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  • Cited by 3
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    This article has been cited by the following publications. This list is generated based on data provided by CrossRef.

    Mause, Karsten 2014. Self-serving legislators? An analysis of the salary-setting institutions of 27 EU parliaments. Constitutional Political Economy, Vol. 25, Issue. 2, p. 154.


    Carson, Jamie L. and Jenkins, Jeffery A. 2011. Examining the Electoral Connection Across Time. Annual Review of Political Science, Vol. 14, Issue. 1, p. 25.


    CARSON, JAMIE L. ENGSTROM, ERIK J. and ROBERTS, JASON M. 2007. Candidate Quality, the Personal Vote, and the Incumbency Advantage in Congress. American Political Science Review, Vol. 101, Issue. 02,


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Who Should Govern Congress? Access to Power and the Salary Grab of 1873

  • LEE J. ALSTON (a1), JEFFERY A. JENKINS (a2) and TOMAS NONNENMACHER (a3)
  • DOI: http://dx.doi.org/10.1017/S0022050706000295
  • Published online: 01 September 2006
Abstract

We examine the politics of the “Salary Grab” of 1873, legislation that increased congressional salaries retroactively by 50 percent. A group of New England and Midwestern elites opposed the Salary Grab, along with congressional franking and patronage-based civil service appointments, as part of a reform effort to reshape “who should govern Congress.” Our analyses of congressional voting confirm the existence of this nonparty elite coalition. Although these elites lost many legislative battles in the short run, their efforts kept reform on the legislative agenda throughout the late nineteenth century and ultimately set the stage for the Progressive movement in the early twentieth century.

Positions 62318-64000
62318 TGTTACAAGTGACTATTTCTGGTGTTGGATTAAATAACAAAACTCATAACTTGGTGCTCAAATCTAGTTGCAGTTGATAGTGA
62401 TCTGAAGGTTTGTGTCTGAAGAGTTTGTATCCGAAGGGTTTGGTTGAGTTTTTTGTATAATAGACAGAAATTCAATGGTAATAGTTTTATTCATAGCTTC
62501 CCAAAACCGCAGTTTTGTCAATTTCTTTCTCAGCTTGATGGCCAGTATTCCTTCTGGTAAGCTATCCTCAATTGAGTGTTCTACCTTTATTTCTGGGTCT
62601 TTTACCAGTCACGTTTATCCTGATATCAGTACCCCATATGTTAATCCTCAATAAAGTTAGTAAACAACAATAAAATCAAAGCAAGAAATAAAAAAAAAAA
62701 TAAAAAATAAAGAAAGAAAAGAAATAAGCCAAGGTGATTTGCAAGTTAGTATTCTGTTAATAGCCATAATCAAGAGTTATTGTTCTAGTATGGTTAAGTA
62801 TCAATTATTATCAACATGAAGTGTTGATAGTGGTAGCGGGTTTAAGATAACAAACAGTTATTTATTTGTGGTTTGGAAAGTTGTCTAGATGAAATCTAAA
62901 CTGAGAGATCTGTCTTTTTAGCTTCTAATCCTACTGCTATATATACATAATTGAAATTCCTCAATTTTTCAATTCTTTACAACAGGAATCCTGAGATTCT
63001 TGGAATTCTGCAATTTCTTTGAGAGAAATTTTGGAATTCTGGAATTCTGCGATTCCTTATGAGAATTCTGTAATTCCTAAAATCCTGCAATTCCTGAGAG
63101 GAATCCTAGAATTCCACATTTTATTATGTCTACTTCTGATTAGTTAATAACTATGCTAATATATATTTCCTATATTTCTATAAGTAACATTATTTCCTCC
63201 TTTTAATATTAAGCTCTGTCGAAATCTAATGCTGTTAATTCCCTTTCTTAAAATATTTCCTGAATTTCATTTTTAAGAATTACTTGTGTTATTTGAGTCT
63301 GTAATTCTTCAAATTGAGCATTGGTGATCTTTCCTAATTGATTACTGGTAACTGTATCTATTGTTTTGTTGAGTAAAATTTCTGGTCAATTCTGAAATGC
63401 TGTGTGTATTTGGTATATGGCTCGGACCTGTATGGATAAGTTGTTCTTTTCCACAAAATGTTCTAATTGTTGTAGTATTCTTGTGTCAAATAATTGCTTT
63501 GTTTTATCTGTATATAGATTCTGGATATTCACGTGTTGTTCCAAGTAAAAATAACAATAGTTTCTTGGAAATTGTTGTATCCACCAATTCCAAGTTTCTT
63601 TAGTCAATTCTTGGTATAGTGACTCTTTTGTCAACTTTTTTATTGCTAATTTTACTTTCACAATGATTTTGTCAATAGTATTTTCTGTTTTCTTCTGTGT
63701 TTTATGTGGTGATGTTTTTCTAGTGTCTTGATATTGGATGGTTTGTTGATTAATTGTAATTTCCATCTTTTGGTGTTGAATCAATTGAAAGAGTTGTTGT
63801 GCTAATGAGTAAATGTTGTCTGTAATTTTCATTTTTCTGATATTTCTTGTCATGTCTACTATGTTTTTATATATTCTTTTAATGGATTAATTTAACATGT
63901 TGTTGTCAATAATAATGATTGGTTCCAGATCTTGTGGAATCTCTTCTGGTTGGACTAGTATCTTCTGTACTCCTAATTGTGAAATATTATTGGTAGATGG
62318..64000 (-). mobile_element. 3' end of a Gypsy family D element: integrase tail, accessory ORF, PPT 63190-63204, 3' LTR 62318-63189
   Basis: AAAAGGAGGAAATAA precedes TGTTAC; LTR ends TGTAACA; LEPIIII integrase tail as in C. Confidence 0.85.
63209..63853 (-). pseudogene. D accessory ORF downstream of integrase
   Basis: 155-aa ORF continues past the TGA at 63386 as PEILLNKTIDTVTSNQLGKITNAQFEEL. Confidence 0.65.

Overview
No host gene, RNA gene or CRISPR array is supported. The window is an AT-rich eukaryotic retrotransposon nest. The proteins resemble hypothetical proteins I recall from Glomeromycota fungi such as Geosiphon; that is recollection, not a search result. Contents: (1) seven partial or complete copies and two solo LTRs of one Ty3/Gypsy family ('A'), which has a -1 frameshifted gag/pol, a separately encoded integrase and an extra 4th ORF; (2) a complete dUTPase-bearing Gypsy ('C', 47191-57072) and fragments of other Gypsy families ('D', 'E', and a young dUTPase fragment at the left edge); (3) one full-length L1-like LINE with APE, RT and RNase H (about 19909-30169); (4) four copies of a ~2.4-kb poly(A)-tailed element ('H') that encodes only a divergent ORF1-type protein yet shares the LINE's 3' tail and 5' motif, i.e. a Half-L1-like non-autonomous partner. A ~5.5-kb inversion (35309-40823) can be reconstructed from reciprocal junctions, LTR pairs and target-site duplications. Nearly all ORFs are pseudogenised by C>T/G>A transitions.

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The Journal of Economic History
  • ISSN: 0022-0507
  • EISSN: 1471-6372
  • URL: /core/journals/journal-of-economic-history
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